An artist she is.
Manuela Dack was asked to be part of the Persistence of Memory exhibition at the National Gallery, so she produced a piece inspired by her latest fashion collection.
“The concept for both my collection at the exhibition piece investigates garments that are handed down generations and the memories connected with those,” she says. “I have produced a fabric, resin, glass and canvas installation piece for the exhibition.”
Progressing from that work, she chose to look back at her own memories associated with water and colour.
“My new fashion collection, which I am working on simultaneously, is inspired by Cayman, in particular the period I spent growing up here and moments that I feel were key to my own personal creative development,” she says. “I have been fascinated by water, specifically the light, colour and layering created, for as long as I can remember and the influence of this is evident throughout my work.”
Cayman youth revisited
“I think growing up in Cayman and being surrounded by artists such as Bendel Hydes and Ed and Barbara Oliver, and working alongside them – I worked with Bendel on his Star Marker project and spent many afternoons at Ed and Barbara’s house and workshop – still influences my work today,” she says.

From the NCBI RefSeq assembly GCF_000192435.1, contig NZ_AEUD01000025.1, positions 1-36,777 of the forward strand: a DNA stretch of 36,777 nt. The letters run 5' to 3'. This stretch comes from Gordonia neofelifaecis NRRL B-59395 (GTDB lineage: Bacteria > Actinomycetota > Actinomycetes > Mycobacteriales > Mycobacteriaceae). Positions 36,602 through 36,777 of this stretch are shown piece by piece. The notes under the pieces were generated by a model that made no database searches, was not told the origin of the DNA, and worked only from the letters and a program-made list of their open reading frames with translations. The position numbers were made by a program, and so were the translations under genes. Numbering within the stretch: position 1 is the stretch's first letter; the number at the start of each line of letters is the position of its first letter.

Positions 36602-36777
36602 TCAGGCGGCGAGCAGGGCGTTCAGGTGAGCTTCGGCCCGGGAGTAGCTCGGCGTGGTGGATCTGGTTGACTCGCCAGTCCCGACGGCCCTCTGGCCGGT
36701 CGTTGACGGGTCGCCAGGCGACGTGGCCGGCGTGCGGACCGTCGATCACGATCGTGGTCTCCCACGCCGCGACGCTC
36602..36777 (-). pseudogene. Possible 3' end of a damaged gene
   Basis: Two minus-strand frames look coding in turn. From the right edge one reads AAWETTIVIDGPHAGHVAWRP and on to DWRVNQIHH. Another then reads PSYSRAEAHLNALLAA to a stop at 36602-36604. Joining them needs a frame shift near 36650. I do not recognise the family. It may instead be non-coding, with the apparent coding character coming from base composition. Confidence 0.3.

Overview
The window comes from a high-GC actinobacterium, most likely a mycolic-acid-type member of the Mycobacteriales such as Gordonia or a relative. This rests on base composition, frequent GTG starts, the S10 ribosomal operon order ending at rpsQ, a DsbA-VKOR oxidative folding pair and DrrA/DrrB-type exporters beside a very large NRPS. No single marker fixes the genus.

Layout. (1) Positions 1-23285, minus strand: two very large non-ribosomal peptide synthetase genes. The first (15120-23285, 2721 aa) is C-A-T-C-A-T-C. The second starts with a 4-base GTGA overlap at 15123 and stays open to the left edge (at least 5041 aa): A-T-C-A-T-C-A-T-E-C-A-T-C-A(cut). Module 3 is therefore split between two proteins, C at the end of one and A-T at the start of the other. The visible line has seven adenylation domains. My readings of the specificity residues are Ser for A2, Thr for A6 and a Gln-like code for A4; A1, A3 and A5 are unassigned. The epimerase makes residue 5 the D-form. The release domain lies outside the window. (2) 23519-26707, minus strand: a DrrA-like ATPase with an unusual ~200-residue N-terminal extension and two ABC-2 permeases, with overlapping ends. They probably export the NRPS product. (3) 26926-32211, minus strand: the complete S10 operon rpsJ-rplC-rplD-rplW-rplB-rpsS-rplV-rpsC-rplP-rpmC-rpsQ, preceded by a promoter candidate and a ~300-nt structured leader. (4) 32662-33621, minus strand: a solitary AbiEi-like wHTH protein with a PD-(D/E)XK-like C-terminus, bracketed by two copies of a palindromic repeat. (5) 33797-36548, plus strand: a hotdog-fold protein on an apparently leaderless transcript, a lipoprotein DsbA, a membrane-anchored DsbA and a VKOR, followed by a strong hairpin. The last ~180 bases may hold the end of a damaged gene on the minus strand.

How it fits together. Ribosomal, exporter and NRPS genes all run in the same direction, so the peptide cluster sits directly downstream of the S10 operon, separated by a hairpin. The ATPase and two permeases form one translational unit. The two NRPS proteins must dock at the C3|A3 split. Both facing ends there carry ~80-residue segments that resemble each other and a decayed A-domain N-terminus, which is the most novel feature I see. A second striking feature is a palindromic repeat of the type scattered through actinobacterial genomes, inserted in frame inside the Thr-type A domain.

“I also vividly remember my dad taking me to meet Miss Lassie when I was really young and her letting me paint on her wall,” she adds. “I thought having walls you could paint on was really wonderful.”
Those experiences had a major impact on the way she works.
“They were all doing things in quite a different way even back then, working with installation and found materials, which gave me a fresh perspective on art, and is perhaps part of the reason why I moved into fashion,” she says. “Fashion is largely just art installation on the body – the two are not really that far apart.”
While at university she worked with Hussein Chalayan, a London-based fashion designer whose work is famous for crossing the boundaries into art.
“This really gave me an insight into how the two can work together and the importance of informed, intelligent aesthetic decisions in fashion and art,” she says.
The exhibition is on view at the National Gallery, Harbour Place.